Catharine Dockery, founder of Vice Ventures, a seed-stage venture capital fund, has launched a virtual mentorship program to pair more experienced venture capitalists with aspiring investors.
“The mission with the Young VC Mentorship Program is to raise the next generation of young investors by teaching them about our industry, and showing them that teamwork, honesty, and rooting your work in good guiding values can breed success,” Dockery says. “The hope is to create a new class of investors everyone would want to co-invest with.”
Dockery has been sharing information about the mentorship program on Instagram. Less than an hour after its launch, more than 200 mentee applications were submitted to the program with more than 50 mentors signed up to be paired for a six month period featuring an introductory call and monthly check ins.
Part of her goal is to close a gender gap in the venture capitalist world.
“Despite an uptick in female VCs and funding for female entrepreneurs, there still exists a sense of ‘gaslighting’ in the space,” she says. “I want to inspire young women to feel confident to pursue a career in venture capital, and ensure they have the community-building cycle of mentorship and education to set them up for success.”
The mentorship program has received “strong female participation” on both sides, she adds. And in addition to female participation, Dockery says they have done their best to make the program representative.
While applications for the mentorship program have closed with the pairs having been matched in October, Dockery has six tips for aspiring investors:
1. Be persistent without being annoying.
Overstepping personal boundaries and respecting others’ privacy is important.
“I don’t find it resourceful when people find my phone number online and then cold call me in the middle of a meeting,” Dockery explains.
But on the other hand, she advises to not give up easily.
“When we pass on companies, often we include a note that we’d like to stay in touch,” she details. “Things change daily at startups and we value open-mindedness in our investment approach – we actually passed on one of our portfolio companies before eventually investing in them.”
2. Build your network in a genuine way.
According to Dockery, young investors often fall in one of two extremes.
They either try to contact so many people that their interactions remain superficial or some people who are more shy may feel less confident about outreach and lack the foothold outside of work to build a network.
“Building a network is incredibly difficult, but one of the most rewarding things you can do as an investor – it’s key to raising capital, sourcing deal flow, collaborating with incredible people, and contributing to success at portfolio companies,” Dockery says.
As is such, it’s important to create genuine connections and embrace the challenge.
3. Keep track of the sectors you want to invest in, know the spaces inside and out.
Dockery shared one of her own experiences to explain how to engage with the sectors you want to be involved with.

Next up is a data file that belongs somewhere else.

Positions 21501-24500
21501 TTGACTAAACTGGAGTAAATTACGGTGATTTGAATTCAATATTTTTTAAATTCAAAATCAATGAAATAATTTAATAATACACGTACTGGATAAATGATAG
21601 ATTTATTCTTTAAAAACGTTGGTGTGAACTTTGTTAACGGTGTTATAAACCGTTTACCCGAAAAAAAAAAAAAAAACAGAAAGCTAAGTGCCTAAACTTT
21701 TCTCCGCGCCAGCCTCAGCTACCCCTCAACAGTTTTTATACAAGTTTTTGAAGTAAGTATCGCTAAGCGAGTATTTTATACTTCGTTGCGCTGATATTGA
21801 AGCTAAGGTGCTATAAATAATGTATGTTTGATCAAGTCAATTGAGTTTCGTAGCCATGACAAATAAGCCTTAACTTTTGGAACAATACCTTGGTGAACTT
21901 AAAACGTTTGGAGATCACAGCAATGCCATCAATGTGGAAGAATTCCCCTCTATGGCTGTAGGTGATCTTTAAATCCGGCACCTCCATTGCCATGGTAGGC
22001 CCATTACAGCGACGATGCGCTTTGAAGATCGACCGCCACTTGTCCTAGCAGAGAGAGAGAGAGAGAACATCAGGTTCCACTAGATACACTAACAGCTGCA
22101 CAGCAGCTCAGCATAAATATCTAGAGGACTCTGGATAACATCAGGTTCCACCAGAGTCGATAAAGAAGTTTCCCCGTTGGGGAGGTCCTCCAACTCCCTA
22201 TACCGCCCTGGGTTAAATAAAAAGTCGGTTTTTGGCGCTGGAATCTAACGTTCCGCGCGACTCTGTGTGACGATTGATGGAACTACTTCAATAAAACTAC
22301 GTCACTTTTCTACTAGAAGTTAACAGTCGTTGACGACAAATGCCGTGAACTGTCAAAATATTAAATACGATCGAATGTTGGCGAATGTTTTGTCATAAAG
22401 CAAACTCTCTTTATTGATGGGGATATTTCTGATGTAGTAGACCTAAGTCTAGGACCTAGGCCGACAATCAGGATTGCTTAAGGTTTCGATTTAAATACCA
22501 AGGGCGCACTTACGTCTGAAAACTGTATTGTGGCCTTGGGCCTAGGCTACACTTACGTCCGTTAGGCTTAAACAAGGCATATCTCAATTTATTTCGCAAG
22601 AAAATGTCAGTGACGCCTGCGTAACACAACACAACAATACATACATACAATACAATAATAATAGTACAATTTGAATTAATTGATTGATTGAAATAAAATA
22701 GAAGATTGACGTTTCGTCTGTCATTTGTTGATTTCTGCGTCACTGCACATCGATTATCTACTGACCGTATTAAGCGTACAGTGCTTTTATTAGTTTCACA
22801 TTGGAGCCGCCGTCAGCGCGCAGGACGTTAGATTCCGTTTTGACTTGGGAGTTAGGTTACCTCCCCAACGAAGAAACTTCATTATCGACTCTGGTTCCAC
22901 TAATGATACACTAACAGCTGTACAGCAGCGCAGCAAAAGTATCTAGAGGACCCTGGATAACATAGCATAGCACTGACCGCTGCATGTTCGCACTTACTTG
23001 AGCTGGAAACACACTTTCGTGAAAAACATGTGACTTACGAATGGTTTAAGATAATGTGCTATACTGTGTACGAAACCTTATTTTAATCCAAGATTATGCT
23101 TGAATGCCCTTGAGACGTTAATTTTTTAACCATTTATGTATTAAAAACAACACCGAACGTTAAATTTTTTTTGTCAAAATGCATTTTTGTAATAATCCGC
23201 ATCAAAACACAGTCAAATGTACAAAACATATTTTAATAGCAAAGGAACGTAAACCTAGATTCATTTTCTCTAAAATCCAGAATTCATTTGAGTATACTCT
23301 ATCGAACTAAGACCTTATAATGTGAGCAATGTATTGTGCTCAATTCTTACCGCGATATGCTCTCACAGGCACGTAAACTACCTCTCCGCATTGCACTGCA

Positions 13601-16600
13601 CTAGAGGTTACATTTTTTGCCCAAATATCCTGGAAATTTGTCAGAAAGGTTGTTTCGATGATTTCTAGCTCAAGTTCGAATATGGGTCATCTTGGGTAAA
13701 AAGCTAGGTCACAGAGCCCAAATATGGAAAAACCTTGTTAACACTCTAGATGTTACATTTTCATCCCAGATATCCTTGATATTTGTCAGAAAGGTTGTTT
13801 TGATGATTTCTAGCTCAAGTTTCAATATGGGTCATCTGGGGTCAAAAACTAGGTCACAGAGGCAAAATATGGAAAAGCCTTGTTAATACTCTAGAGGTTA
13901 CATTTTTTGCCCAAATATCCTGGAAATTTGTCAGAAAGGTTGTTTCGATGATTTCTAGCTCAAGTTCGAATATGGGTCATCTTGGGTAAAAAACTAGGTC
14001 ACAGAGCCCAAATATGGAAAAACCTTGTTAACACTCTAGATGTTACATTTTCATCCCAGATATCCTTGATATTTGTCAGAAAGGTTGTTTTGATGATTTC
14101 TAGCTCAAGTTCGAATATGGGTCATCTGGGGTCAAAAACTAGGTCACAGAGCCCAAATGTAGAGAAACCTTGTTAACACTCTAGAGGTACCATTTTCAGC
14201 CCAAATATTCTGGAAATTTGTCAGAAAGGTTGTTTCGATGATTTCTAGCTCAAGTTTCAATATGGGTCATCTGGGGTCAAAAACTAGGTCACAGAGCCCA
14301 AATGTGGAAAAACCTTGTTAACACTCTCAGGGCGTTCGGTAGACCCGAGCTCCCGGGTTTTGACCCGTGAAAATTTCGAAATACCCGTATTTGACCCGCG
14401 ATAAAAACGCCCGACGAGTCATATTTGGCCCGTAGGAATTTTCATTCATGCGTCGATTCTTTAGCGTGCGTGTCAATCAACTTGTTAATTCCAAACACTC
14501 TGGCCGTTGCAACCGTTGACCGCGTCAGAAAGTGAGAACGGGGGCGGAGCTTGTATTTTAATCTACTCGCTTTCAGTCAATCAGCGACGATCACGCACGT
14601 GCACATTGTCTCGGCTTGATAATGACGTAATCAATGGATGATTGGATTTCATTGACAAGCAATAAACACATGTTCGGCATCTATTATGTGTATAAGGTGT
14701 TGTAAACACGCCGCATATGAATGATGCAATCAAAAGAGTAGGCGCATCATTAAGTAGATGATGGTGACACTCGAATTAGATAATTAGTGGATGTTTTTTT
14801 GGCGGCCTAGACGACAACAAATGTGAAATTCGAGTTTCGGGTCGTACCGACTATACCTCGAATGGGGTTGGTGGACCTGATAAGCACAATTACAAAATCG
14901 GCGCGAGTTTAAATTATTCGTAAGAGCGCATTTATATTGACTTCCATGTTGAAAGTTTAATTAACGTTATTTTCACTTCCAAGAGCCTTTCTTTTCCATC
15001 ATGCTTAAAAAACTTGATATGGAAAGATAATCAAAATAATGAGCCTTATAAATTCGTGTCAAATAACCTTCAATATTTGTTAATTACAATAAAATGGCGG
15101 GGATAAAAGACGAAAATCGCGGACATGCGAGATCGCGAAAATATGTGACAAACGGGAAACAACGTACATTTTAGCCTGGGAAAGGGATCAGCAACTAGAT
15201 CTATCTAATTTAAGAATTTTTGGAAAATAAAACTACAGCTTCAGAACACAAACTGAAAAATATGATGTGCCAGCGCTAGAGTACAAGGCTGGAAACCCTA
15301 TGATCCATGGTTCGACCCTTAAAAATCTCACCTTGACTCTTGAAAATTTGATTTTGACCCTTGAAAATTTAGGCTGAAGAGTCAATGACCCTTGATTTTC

“When I first spoke with Bradley Tusk, I immediately knew that he’d be a perfect advisor for the fund,” she says. “Of course, I’d read his book (The Fixer, highly recommend it!) and upon meeting him in person he was equally sharp as his writing had been.”
Having that background from research, she says, helps.
“It takes deep subject knowledge to explain complex situations in a concise and clear way, and to this date, I’ve never had such an illuminating discussion about the political side of drug policy in this country,” she adds.
4. Follow your interests.
“My philosophy is to be a generalist until you find signs of a real passion, and then go all-in on that,” Dockery says, adding that a successful career is not often the product of a plan created as an adolescent.
Instead, one more likely to emerge as a result of an individual following their passions “down the rabbit hole.”
5. Build mentorship relationships up and down through your career.
Dockery says she’s always felt that people undervalue the importance of mentoring younger talent.
“I’ve been fortunate to have many incredible mentors in my career, and I definitely feel the need to contribute back to the community as a result,” she adds. “The benefit goes beyond just the feeling of doing something good, though – many of our mentors have given feedback that they are already seeing deal flow, been offered introductions to other investors or sources of capital, and built lasting friendships with their mentees.”
6. Honestly and integrity are important.
Staying honest and keeping your integrity in the world of venture capital is key.
“Once your reputation is tainted, recovery is not simple,” Dockery says, explaining that stakes are high and information is passed around often by word of mouth — now on Zoom though in pre-pandemic times at bars.
“If I sense that someone is dishonest, it’s one of the most immediate and dangerous red flags and nearly always a sign I want nothing to do with that person, regardless of if they’re an investor, fellow GP, or CEO,” she says.